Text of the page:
We have reviewed how to identify sales objections and separate out true concerns from the trivial pursuits. We reviewed the types of real sales objections that we encounter in the sales process. And we reviewed the best time to address these objections. So now it’s time to look at how to overcome sales objections through our responses.Continue reading
In one of our sales training sessions, a participant asked me for ideas on how to avoid some of the objections she was getting from her prospects. Now, in these situations, my experience is if one person asks a question, then there are at least 5 other people with the same question simmering just below the surface. And for a hot topic like this, the majority of salespeople want some way to resolve their prospects’ sales objections that not only makes them look good and helps them get to close deals faster.Continue reading
Sales reps are still being taught old school tactics that don’t work in today’s digital business environment. In a previous post, I reviewed how the much maligned cold call has become ineffective because of the outdated practices still being used to execute them.
The same can be said for opening a sales call. If you want to to be effective when opening a sales call, you need to drop the old-school behaviors that some organizations are still teaching. Here are two examples of behaviors you need to stop right now when opening a sales call.Continue reading
Sales Wisdom I’ve Discovered in my Career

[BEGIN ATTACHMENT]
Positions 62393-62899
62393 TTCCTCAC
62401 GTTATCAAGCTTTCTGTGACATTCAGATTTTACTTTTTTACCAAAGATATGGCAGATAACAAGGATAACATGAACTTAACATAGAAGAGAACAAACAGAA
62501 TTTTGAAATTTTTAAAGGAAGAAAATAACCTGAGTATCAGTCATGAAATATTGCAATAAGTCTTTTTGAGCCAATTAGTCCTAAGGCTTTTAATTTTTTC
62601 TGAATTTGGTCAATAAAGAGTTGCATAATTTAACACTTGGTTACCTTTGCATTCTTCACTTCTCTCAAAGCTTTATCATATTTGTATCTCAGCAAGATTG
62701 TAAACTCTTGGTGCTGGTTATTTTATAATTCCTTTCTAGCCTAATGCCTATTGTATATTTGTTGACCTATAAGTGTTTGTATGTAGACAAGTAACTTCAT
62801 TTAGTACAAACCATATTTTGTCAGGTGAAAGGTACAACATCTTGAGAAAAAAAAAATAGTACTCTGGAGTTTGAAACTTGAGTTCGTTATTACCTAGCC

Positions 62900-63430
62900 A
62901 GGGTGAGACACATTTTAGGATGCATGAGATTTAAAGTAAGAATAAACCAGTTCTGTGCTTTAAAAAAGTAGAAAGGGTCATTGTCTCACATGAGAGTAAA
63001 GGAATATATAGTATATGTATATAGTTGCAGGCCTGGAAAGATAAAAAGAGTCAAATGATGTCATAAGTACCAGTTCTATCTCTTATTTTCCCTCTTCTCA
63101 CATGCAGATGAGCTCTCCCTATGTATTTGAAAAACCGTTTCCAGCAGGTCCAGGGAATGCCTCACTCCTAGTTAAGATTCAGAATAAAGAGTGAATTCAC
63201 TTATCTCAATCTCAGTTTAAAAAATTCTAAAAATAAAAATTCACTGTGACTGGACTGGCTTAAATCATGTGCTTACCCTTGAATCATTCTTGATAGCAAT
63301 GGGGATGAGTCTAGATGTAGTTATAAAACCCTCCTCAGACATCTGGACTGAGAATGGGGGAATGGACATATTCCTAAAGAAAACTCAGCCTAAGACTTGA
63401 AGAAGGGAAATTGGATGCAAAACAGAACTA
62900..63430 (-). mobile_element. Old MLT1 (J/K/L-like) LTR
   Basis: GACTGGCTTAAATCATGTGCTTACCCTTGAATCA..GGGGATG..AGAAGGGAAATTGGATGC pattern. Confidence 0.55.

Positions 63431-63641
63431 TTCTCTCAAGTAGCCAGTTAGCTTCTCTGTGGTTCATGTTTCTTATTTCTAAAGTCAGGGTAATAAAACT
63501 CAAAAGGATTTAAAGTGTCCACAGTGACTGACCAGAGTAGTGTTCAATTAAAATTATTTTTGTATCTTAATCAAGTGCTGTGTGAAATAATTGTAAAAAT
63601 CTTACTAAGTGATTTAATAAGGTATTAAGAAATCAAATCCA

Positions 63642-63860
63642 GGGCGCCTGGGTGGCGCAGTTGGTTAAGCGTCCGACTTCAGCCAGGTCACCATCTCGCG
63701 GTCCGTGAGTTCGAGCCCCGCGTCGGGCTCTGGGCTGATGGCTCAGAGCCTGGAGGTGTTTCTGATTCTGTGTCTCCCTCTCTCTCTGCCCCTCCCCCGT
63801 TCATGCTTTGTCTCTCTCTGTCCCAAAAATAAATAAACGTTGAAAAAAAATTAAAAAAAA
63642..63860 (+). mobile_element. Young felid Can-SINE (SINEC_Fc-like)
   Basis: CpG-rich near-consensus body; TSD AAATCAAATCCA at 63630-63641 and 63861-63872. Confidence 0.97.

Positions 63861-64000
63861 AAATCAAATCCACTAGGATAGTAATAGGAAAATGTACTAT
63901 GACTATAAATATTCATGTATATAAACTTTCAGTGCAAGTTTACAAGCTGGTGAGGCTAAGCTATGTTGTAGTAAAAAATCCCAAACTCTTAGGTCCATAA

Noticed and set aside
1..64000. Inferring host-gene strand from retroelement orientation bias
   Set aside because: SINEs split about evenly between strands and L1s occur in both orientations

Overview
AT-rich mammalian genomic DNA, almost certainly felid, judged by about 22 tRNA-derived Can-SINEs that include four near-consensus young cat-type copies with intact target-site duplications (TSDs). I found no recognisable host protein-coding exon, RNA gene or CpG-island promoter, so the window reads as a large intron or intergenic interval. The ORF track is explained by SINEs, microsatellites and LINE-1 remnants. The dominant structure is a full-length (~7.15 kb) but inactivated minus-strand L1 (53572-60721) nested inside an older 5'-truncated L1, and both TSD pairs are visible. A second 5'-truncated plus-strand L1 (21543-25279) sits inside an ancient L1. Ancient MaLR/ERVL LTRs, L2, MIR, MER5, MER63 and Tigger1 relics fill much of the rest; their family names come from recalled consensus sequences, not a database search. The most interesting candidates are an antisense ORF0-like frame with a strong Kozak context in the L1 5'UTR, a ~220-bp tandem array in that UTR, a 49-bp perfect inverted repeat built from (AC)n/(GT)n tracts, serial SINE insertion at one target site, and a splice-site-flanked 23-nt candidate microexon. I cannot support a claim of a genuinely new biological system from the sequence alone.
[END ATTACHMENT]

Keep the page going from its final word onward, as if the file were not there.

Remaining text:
Throughout my time in sales, I’ve researched numerous complex theories, process descriptions, tactics, and strategies. In addition to these, I have also come across a number of quips from sales gurus who try to encapsulate sales success in a simple phrase that can be easily understood, even by a 5th grader.
For example, Zig Ziglar was famous for saying, “Either you’re green and growing or you’re ripe and rotten.”
This post on sales responses was originally published on Oct 21, 2016 and updated on May 15, 2019.
When we get our prospects to clarify their objections, we want to get them to specifically identify the problem or challenges they are finding with our solution.
Remember, our overall goal is to get the prospect to say something. You’ve got to get them to say either yes, no, or maybe.
And for the record, maybes suck. Continue reading
Here’s a tip I’ve learned in my travels through the sales landscape – words matter! The words you use help frame the situation. And how you frame the situation will either expand or limit your options in resolving objections and mastering negotiations.
Consider the negotiation process. There’s plenty of phraseology out there that highlights “battling” an objection. Now, if I’m trying to do business with you, I don’t know if we are necessarily going to do battle. I think the wiser choice is to first find out where we both agree. Continue reading
In a previous post, we looked at a few requirements to move the sale forward. We need to get into the prospect’s mind and answer 5 questions. We must also supply evidence to back up our claims. And we must provide third-party validation to ease the prospect’s concerns. Continue reading
In the good-old-days, sales was all about the sales close. In fact, corporate sales teams had manuals stocked with various phrases and tactics their sales reps could use to close the deal. They had the Ben Franklin close, the Puppy Dog close, the Assumptive close, the Columbo close, the Now or Never close… Continue reading